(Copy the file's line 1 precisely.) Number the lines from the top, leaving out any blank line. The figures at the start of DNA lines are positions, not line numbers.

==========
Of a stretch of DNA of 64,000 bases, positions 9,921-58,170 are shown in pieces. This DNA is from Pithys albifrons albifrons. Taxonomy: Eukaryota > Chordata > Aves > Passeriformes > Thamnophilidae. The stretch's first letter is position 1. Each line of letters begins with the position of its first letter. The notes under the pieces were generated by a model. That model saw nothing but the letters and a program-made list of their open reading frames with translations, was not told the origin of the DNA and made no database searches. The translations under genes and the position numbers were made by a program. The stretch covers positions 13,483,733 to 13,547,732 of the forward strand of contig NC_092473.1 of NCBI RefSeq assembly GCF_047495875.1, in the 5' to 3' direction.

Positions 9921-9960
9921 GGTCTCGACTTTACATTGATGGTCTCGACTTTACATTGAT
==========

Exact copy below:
Of a stretch of DNA of 64,000 bases, positions 9,921-58,170 are shown in pieces. This DNA is from Pithys albifrons albifrons. Taxonomy: Eukaryota > Chordata > Aves > Passeriformes > Thamnophilidae. The stretch's first letter is position 1. Each line of letters begins with the position of its first letter. The notes under the pieces were generated by a model. That model saw nothing but the letters and a program-made list of their open reading frames with translations, was not told the origin of the DNA and made no database searches. The translations under genes and the position numbers were made by a program. The stretch covers positions 13,483,733 to 13,547,732 of the forward strand of contig NC_092473.1 of NCBI RefSeq assembly GCF_047495875.1, in the 5' to 3' direction.